York Against Cancer has granted a consultant gastroenterologist at York Hospital £35,000 to research a test to identify people at risk of bowel cancer.
One in 30 people will get bowel cancer during their lifetime and when caught early it is much easier to treat than with a late diagnosis. Family doctors currently decide who should be referred to specialists through national guidelines based on patients’ symptoms.
However, these symptoms can be misleading; of every 100 patients undergoing fast-track hospital assessment, just six actually have bowel cancer. Fifty per cent of bowel cancers are detected in other ways, such as when patients turn up at A & E with symptoms of advanced disease.
Bowel cancer risks
Consultant gastroenterologist James Turvill is interested in two chemicals associated with a high risk of bowel cancer, believing they could lead to a much improved testing regime.
In previous research conducted by Dr Turvill and others, the two substances, known as biomarkers, proved highly sensitive in detecting cases of bowel cancer, with one of them, known as Calprotectin, finding 98.6 per cent of cancers and the other, Faecal Immunochemical Test for haemoglobin, or FIT, proving even more sensitive.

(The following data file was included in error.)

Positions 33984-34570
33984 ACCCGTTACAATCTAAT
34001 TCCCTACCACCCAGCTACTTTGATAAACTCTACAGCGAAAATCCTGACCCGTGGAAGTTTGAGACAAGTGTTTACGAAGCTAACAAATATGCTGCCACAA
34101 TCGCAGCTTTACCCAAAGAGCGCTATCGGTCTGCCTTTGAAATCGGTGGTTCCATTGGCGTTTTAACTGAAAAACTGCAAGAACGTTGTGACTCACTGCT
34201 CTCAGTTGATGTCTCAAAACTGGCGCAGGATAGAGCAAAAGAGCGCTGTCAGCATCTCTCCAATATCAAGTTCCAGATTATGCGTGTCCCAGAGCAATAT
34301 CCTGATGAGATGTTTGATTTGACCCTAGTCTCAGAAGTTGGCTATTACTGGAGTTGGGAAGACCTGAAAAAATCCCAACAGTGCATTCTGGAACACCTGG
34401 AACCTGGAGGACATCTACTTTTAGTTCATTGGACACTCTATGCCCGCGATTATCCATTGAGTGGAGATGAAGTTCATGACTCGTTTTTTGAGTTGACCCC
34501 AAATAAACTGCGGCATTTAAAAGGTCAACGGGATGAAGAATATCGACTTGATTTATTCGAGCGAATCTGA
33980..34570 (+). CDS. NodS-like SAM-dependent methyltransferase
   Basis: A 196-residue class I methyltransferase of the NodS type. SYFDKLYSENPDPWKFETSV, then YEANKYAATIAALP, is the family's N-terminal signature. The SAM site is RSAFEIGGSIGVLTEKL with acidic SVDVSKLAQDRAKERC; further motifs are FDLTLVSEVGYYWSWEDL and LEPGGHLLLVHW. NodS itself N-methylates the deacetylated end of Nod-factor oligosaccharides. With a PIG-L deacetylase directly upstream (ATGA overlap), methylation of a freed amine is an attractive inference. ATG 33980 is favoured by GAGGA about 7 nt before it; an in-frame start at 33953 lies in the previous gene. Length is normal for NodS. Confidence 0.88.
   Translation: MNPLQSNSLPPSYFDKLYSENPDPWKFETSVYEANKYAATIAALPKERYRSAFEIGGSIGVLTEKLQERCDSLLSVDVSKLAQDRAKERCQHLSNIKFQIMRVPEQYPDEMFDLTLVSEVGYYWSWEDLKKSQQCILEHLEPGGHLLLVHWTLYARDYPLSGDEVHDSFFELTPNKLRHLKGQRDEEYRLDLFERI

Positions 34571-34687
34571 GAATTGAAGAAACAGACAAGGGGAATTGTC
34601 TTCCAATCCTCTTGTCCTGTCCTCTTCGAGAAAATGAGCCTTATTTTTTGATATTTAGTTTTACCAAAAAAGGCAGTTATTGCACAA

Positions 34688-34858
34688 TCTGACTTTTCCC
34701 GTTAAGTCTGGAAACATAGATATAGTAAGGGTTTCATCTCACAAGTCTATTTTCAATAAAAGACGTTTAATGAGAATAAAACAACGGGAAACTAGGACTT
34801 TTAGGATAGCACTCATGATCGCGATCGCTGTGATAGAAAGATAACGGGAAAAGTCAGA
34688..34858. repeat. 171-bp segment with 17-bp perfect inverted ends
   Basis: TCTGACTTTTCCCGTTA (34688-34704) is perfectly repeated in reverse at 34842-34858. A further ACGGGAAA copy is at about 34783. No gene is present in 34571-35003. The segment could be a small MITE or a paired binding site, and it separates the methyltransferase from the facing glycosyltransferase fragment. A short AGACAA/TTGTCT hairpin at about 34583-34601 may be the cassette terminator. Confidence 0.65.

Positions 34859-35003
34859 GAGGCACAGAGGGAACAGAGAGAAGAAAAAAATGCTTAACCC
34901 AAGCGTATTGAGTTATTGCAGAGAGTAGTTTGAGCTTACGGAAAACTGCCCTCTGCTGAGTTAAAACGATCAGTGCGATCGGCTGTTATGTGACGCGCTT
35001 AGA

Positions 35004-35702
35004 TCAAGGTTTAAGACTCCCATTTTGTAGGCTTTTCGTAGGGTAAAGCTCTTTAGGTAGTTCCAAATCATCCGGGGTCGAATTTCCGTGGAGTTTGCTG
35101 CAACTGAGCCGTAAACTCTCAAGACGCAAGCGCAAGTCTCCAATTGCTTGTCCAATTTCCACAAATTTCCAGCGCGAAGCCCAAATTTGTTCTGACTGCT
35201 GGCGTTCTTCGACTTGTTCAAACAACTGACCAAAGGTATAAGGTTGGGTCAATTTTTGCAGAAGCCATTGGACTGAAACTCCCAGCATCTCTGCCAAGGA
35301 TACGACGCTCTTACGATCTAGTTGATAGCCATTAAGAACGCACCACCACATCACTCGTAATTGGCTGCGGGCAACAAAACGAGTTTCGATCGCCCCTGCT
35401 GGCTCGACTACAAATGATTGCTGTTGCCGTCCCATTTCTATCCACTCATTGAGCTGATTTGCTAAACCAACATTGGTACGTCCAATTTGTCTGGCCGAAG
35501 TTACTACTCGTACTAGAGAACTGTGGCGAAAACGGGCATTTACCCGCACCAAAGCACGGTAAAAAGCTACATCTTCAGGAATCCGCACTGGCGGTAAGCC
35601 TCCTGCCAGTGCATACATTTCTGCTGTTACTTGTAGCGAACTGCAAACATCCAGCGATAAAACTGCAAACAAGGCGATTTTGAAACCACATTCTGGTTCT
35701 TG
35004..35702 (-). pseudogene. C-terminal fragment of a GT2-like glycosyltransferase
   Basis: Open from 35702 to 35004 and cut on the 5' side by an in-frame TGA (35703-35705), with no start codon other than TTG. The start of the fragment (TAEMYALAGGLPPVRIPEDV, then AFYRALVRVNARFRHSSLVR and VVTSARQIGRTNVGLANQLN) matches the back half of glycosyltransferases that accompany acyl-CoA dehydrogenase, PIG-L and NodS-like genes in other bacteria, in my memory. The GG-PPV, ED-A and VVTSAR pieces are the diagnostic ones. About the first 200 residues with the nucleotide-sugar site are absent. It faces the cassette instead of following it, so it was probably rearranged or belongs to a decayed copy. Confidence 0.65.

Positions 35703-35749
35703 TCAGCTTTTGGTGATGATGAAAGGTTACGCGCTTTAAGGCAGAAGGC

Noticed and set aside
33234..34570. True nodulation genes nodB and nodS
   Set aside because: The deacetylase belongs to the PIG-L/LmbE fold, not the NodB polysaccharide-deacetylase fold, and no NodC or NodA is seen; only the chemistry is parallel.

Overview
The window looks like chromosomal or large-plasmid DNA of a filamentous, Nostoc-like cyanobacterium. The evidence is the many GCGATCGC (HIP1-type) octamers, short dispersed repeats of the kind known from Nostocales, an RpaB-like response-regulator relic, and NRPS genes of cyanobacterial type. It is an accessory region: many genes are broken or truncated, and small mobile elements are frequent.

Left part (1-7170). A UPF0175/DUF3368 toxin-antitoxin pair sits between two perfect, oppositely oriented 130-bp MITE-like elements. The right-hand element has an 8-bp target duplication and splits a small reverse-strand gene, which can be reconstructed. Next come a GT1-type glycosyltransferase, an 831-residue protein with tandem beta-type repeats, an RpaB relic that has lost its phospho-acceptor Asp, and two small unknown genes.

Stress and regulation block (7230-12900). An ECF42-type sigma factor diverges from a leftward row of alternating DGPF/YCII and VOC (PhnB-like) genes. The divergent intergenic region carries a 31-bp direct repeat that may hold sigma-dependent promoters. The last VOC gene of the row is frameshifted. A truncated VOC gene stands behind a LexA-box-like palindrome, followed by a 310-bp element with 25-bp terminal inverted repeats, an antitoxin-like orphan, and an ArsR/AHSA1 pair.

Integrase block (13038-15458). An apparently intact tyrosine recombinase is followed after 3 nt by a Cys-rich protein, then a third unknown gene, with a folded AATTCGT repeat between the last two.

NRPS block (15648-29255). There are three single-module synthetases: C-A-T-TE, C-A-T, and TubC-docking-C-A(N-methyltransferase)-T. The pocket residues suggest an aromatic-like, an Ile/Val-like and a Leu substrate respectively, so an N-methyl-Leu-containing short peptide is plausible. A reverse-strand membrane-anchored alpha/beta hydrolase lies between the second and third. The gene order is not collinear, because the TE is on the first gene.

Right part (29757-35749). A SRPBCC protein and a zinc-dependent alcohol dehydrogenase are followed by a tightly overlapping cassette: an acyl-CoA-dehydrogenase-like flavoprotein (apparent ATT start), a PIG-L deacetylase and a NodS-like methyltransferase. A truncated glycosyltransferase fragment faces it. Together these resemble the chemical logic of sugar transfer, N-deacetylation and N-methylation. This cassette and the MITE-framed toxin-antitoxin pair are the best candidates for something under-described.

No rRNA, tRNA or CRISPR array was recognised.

Both biomarkers also flag up cases that go on to prove non-cancerous, although significantly fewer than is the case for the current symptom-based assessments. Doctor Turvill hopes that further tests will refine the process so that the biomarkers, either individually or in combination, can weed out more of these ‘false positives’.
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If the work is successful, the national guidelines on bowel cancer referral could be amended to include the biomarker test, potentially greatly reducing the numbers sent for investigations that subsequently turn out to have been needless.
GPs could administer the biomarker tests but it is hoped that anyone concerned about their own risks could buy a test off the shelf, giving them speedy results and helping save NHS time and resources.
“We are ahead of the curve with this,” said Dr Turvill. “Other units are interested in this up and down the country. It could lead to us diagnosing cancers urgently and with much more efficiency.”
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